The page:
Once the rotor is properly seated, it is rotated, for example by pressing on the locking arm, to rotate the locking arm away from the vertical slot 56 and into the laterally opening slot 55. After a few degrees of such rotational movement, a small, anti-rotation element 58 (FIG. 12) passes by a back edge 59 of the downwardly opening slot 56 (see FIG. 7). This limits reverse rotation of the rotor element such that, during normal operations of the locking device, the rotor element cannot be positioned with its locking arm 53 aligned with the vertical slot 56 under any circumstances.

After an initial assembly of the rotor element 39 to the lock body 35, the locking device will be in an “open” condition as shown in FIG. 6. Assuming the locking device to be already mounted on a display hook, as shown, for example, in FIGS. 1 and 2, the locking device can be pivoted into a position in which the lower wire arm 24 is received within the laterally opening recess 37 of the lock body. The locking arm 53 may then be closed, for example, by manually pressing upwardly, as suggested by the indicator arrow 60 in FIG. 6. This causes the rotor element to rotate within the lock body and the hook portion 54 of the locking arm to be moved into a position closing off the outer end of the recess 37. This captures the lower display arm 24 and, thus, prevents removal of any merchandise supported on the arm 24.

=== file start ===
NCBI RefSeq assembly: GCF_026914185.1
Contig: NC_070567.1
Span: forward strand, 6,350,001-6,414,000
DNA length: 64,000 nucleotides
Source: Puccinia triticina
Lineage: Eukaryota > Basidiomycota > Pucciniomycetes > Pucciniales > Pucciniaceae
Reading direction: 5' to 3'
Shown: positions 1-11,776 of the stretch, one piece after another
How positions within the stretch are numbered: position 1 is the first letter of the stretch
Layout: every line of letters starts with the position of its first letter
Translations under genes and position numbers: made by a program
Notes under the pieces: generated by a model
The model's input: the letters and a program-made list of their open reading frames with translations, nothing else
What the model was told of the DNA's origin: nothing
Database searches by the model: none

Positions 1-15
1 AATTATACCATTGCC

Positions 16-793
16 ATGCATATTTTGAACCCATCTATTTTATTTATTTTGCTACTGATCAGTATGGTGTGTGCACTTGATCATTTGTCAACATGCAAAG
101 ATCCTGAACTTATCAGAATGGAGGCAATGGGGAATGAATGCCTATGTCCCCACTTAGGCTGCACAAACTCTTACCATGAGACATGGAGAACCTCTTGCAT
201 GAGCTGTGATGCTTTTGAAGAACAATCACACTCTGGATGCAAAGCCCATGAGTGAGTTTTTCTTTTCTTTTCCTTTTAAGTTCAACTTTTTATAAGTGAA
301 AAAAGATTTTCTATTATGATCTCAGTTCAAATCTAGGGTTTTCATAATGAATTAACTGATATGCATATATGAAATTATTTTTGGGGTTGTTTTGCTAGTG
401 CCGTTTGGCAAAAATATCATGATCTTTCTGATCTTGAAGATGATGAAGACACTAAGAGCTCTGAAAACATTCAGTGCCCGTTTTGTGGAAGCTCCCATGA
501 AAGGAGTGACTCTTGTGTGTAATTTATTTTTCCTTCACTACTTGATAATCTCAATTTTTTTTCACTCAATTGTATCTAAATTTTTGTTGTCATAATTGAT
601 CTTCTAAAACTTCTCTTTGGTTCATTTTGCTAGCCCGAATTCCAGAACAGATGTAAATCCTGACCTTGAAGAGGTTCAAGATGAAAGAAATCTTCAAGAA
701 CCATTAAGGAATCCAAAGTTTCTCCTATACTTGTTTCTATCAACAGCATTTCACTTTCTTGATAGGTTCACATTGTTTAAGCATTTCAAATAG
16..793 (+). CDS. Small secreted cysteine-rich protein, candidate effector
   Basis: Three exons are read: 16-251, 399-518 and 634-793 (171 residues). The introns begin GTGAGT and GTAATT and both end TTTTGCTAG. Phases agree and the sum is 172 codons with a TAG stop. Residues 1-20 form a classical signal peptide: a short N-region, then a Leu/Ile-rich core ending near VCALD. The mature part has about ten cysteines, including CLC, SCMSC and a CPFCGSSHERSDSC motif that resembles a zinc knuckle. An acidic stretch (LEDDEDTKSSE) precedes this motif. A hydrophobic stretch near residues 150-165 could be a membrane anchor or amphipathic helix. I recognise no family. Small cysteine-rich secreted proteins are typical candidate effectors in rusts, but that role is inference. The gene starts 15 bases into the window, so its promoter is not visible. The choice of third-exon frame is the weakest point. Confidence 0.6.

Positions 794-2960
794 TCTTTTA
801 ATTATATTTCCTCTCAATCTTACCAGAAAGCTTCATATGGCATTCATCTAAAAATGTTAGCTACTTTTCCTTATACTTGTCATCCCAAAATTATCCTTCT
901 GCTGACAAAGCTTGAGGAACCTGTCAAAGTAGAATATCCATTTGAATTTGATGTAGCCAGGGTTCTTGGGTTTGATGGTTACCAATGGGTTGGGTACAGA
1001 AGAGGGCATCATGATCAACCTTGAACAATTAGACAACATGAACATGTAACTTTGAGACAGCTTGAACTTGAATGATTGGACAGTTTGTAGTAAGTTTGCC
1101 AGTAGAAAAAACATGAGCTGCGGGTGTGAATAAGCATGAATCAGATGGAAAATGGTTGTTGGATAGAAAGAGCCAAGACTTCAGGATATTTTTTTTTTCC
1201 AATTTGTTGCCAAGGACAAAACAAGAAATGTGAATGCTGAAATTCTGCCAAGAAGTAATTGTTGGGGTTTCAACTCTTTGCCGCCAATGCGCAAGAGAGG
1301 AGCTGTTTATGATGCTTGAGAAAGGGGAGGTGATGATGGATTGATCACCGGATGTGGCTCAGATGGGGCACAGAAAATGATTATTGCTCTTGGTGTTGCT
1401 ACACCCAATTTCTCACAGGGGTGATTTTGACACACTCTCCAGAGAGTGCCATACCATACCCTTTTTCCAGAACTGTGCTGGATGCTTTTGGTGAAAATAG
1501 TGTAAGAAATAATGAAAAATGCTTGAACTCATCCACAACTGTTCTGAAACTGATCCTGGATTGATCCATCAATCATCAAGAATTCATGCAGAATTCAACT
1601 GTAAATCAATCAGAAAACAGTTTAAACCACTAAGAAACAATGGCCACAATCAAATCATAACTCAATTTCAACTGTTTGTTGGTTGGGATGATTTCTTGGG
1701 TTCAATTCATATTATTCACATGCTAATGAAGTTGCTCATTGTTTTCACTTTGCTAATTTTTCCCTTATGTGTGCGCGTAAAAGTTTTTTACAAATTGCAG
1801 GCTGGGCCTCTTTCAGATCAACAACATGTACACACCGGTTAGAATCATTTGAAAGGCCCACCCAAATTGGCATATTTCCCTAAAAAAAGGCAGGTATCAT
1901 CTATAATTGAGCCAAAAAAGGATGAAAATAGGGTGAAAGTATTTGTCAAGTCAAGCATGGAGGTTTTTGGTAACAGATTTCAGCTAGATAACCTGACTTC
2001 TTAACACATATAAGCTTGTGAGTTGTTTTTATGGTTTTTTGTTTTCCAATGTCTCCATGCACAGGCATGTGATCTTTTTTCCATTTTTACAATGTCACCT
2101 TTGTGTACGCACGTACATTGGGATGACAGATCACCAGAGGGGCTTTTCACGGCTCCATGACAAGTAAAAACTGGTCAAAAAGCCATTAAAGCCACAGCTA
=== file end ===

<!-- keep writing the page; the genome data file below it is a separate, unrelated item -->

When the locking arm 53 is rotated to the locking position, shown in FIG. 5, the recesses 52 of the rotor element 39 line up with the resiliently biased stop elements 50 of the lock body. The stop elements thus snap into the recesses and prevent any rotation of the rotor to release the locking device from its locked position.

Advantageously, the lock body 35 is formed with a recess 61 in an upper portion of the recess 37 (see FIG. 8 of the drawing). Likewise, the hook portion 54 of the locking arm is formed with a projection 62 at its end, which is positioned to be received within the recess 61 of the lock body when the rotor element 39 and locking arm are in their locked position. This minimizes the likelihood of a vandal breaking off the outer end of the locking arm.